Since the end of the Cold War China and Japan have faced each other as powers of relatively equal strength for the first time in their long history. As the two great powers of East Asia the way they both compete and cooperate with each other and the way they conduct their relations in the new era will play a big part in the evolution of the region as a whole.
This textbook explores in detail the ways in which politics has shaped the thinking about history and identity in both China and Japan and explains the role political leadership in each country has played in shaping their respective nationalisms. Michael Yahuda traces the evolution of the relationship over the two decades against the framework of a rising China gaining ground on a stagnant Japan and analyzes the politics of the economic interdependence between the two countries and their cooperation and competition in Southeast Asia and in its regional institutions.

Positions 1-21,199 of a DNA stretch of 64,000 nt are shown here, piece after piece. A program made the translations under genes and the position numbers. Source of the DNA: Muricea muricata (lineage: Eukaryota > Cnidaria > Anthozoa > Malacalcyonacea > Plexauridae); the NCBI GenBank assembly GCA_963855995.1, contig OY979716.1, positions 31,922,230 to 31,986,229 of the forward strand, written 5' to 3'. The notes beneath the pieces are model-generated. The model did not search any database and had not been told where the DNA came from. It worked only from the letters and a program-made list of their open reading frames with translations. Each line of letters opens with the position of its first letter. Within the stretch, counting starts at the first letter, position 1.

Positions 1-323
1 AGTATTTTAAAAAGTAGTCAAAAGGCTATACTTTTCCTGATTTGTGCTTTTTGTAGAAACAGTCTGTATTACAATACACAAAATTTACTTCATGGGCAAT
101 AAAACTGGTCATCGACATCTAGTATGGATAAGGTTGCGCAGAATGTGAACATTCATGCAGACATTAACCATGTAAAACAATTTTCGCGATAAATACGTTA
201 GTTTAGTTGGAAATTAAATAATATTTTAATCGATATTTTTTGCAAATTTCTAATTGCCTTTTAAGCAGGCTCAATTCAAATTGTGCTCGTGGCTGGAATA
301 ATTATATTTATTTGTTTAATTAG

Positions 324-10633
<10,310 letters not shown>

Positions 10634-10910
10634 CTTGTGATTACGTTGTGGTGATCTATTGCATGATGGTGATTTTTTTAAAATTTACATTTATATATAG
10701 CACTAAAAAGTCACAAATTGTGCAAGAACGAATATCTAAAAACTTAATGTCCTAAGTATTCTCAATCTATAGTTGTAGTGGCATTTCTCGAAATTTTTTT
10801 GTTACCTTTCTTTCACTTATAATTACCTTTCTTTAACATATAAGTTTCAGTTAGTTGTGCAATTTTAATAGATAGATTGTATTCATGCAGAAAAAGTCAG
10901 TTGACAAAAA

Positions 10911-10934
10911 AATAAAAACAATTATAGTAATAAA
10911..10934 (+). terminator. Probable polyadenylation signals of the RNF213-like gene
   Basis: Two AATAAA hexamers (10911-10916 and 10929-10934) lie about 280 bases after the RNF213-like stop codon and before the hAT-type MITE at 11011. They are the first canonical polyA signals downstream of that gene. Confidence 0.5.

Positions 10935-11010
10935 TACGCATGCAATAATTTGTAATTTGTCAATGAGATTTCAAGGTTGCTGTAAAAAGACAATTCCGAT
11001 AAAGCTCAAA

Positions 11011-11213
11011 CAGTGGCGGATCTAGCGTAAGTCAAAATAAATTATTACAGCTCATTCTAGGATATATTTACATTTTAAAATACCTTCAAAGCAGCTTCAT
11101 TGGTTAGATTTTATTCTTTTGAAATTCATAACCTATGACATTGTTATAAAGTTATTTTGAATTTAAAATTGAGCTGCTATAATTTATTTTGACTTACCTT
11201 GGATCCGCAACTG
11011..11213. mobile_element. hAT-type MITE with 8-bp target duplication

Concluding with an examination of the complexities of their strategic relations and an evaluation of the potentialities for conflict and co-existence between the two countries, this is an essential text for students and scholars of Sino-Japanese and East Asian International Relations.
Michael Yahuda is Professor Emeritus of International Relations at the London School of Economics, UK and visiting scholar, the Sigur Center for Asian Studies, The Elliot School, George Washington University, USA.
Preface Introduction: Sino-Japanese Relations After the Cold War: Two Tigers Sharing the Same Mountain 1. Politics of History and Identity: From the Mao era to the early reform period of the 1980s 2. The Post Cold War Transformation: The 1990s 3. China's Rise and Japan's Decline 2000-2012 4. The Politics of Sino-Japanese Economic Interdependence 5. Partnership and Rivalry in Regional Institutions 6. Strategic Rivalry Conclusion: Looking Ahead